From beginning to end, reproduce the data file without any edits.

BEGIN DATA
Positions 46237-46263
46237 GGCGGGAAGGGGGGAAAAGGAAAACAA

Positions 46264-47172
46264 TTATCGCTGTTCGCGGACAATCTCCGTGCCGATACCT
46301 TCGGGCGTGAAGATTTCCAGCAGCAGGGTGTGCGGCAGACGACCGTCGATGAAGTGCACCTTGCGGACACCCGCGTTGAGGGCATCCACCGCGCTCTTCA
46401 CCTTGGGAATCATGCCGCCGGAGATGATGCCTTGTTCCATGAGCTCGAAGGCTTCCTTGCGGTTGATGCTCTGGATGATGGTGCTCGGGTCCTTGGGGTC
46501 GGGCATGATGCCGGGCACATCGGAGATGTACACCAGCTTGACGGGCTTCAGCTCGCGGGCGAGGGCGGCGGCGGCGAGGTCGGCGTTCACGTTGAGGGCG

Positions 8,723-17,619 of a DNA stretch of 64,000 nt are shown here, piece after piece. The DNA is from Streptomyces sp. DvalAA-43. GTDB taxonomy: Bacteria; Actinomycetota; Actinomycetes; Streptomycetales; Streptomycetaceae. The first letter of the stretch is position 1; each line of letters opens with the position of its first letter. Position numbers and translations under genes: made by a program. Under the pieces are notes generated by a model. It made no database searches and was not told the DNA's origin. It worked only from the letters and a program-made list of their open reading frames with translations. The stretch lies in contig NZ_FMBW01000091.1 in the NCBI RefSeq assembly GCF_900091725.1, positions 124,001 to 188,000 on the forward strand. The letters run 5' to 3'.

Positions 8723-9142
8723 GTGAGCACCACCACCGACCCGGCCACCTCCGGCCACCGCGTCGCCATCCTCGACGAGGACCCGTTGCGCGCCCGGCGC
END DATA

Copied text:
Positions 46237-46263
46237 GGCGGGAAGGGGGGAAAAGGAAAACAA

Positions 46264-47172
46264 TTATCGCTGTTCGCGGACAATCTCCGTGCCGATACCT
46301 TCGGGCGTGAAGATTTCCAGCAGCAGGGTGTGCGGCAGACGACCGTCGATGAAGTGCACCTTGCGGACACCCGCGTTGAGGGCATCCACCGCGCTCTTCA
46401 CCTTGGGAATCATGCCGCCGGAGATGATGCCTTGTTCCATGAGCTCGAAGGCTTCCTTGCGGTTGATGCTCTGGATGATGGTGCTCGGGTCCTTGGGGTC
46501 GGGCATGATGCCGGGCACATCGGAGATGTACACCAGCTTGACGGGCTTCAGCTCGCGGGCGAGGGCGGCGGCGGCGAGGTCGGCGTTCACGTTGAGGGCG

Positions 8,723-17,619 of a DNA stretch of 64,000 nt are shown here, piece after piece. The DNA is from Streptomyces sp. DvalAA-43. GTDB taxonomy: Bacteria; Actinomycetota; Actinomycetes; Streptomycetales; Streptomycetaceae. The first letter of the stretch is position 1; each line of letters opens with the position of its first letter. Position numbers and translations under genes: made by a program. Under the pieces are notes generated by a model. It made no database searches and was not told the DNA's origin. It worked only from the letters and a program-made list of their open reading frames with translations. The stretch lies in contig NZ_FMBW01000091.1 in the NCBI RefSeq assembly GCF_900091725.1, positions 124,001 to 188,000 on the forward strand. The letters run 5' to 3'.

Positions 8723-9142
8723 GTGAGCACCACCACCGACCCGGCCACCTCCGGCCACCGCGTCGCCATCCTCGACGAGGACCCGTTGCGCGCCCGGCGC